Ugandan authorities arrest 19 terror suspects, seize explosives in raid on al-Shabab cell

Ugandan authorities are holding 19 suspects arrested over an apparent terror plot, officials said Monday as the security agencies continued an operation to dismantle what they said was an al-Shabab cell plotting attacks in this East African country.

KAMPALA, Uganda — Ugandan authorities are holding 19 suspects arrested over an apparent terror plot, officials said Monday as the security agencies continued an operation to dismantle what they said was an al-Shabab cell plotting attacks in this East African country.

The security agencies arrested up to 19 suspects and seized explosives as well as bomb-making materials in a raid Saturday on a suspected terrorist cell in Uganda’s capital, Kampala, said Polly Namaye, a spokeswoman for Ugandan police.

“We are calling upon owners of businesses, especially entertainment places, to intensify their security,” Namaye said.

All the suspects are of Somali origin and Ugandan police and intelligence officials are interrogating the suspects, said Ugandan military spokesman Lt. Col. Paddy Ankunda.

The officials gave no more details, saying the operation is ongoing and more suspects could be arrested.

More than a dozen men were arrested at two locations deep inside a slum in Kampala, Abdullahi Hassan Roble, who heads an association of Somalis in Uganda, told The Associated Press Monday. Security officials on Saturday raided a hotel and a flat in the Kisenyi area, known for its large Somali population, in an operation that appeared to target Somalis who had recently moved into the neighbourhood, he said.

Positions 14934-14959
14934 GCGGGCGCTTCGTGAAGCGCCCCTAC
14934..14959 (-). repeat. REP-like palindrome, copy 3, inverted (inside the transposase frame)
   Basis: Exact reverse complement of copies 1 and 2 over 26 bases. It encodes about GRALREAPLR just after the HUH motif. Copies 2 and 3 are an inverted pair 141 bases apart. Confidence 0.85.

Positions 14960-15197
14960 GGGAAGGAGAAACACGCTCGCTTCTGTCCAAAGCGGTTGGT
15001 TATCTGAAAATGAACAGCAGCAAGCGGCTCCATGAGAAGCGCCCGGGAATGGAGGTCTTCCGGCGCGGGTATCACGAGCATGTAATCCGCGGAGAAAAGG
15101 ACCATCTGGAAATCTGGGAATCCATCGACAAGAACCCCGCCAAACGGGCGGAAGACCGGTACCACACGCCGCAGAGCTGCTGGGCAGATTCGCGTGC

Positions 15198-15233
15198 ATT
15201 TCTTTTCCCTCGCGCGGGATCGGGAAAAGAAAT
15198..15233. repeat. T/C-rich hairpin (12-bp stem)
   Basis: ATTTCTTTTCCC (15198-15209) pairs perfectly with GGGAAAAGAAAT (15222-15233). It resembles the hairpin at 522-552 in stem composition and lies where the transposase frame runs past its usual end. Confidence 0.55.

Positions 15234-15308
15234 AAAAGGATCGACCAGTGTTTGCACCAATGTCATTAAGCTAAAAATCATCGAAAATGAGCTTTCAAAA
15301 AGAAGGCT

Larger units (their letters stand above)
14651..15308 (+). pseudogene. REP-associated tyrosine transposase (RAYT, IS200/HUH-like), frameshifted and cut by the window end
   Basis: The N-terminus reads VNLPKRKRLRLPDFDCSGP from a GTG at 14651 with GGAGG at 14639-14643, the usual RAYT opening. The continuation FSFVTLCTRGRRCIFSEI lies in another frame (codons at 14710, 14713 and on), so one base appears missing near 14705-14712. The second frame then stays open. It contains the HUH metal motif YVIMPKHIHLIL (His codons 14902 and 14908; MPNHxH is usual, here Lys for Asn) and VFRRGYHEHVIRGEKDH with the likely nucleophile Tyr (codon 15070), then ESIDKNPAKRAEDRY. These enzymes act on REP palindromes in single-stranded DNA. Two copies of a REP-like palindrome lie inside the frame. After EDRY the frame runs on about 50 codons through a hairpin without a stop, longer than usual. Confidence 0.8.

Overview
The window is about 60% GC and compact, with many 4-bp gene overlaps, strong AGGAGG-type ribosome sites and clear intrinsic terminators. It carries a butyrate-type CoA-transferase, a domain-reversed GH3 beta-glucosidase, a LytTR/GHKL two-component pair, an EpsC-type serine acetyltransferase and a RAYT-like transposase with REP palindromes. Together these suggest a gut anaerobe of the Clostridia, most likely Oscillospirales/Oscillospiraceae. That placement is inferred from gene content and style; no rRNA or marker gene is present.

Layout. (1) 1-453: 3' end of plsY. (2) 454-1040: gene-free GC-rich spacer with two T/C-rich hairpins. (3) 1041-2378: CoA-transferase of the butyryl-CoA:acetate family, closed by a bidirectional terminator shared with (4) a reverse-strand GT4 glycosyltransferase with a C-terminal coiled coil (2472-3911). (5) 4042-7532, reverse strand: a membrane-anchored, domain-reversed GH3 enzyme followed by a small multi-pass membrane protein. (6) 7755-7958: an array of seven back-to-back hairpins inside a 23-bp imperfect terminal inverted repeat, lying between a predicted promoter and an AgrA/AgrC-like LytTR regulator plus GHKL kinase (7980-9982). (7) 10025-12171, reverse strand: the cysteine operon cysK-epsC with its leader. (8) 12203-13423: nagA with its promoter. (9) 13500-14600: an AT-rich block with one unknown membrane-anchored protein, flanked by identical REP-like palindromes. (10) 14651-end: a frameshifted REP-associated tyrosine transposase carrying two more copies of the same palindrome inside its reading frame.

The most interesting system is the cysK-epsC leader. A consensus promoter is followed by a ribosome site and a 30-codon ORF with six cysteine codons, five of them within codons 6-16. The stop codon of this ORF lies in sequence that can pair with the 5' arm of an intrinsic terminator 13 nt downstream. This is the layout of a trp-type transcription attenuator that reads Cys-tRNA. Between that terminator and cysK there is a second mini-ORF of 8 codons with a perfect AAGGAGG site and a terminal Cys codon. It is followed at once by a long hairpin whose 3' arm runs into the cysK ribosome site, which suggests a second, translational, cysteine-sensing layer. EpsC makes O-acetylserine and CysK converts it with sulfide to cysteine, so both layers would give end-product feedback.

“These were new people,” he said of those who were arrested. “I never knew them.”

The U.S. Embassy in Uganda said Monday that a possible terrorist attack had been disrupted. On Saturday the embassy warned U.S. citizens to stay at home overnight because there was an operation to foil a terror plot.

“We believe that the immediate threat of an al-Shabab attack has been effectively countered,” said the embassy statement Monday. “We remain vigilant to the possibility that some of the attack cell could still be at large.” The embassy said it is no longer advising Americans in Uganda to stay at home but urged all to maintain “heightened security awareness.”

Uganda, which has troops fighting al-Shabab in Somalia, has been on high alert amid concerns the al-Qaida-linked Islamic extremists are plotting an attack similar to the assault on a mall in Kenya a year ago.

In 2010 al-Shabab claimed responsibility for bomb attacks that killed at least 76 people watching a soccer World Cup final on giant screens in Kampala.

Kenya, Uganda, Ethiopia, Djibouti and Sierra Leone have deployed troops to Somalia as part of an African Union force bolstering the country’s weak government against al-Shabab’s insurgency. The African Union troops pushed al-Shabab out of the capital, Mogadishu, in 2011. A similar offensive is under way to oust the militants from their remaining strongholds in southern Somalia, where a U.S. airstrike killed al-Shabab’s former spiritual leader earlier this month.

In a week, Kenya will commemorate the anniversary of the Westgate Mall attack in which at least 67 people were killed.

Authorities in Kenya say they are on high alert for possible attacks by al-Shabab as the anniversary approaches.

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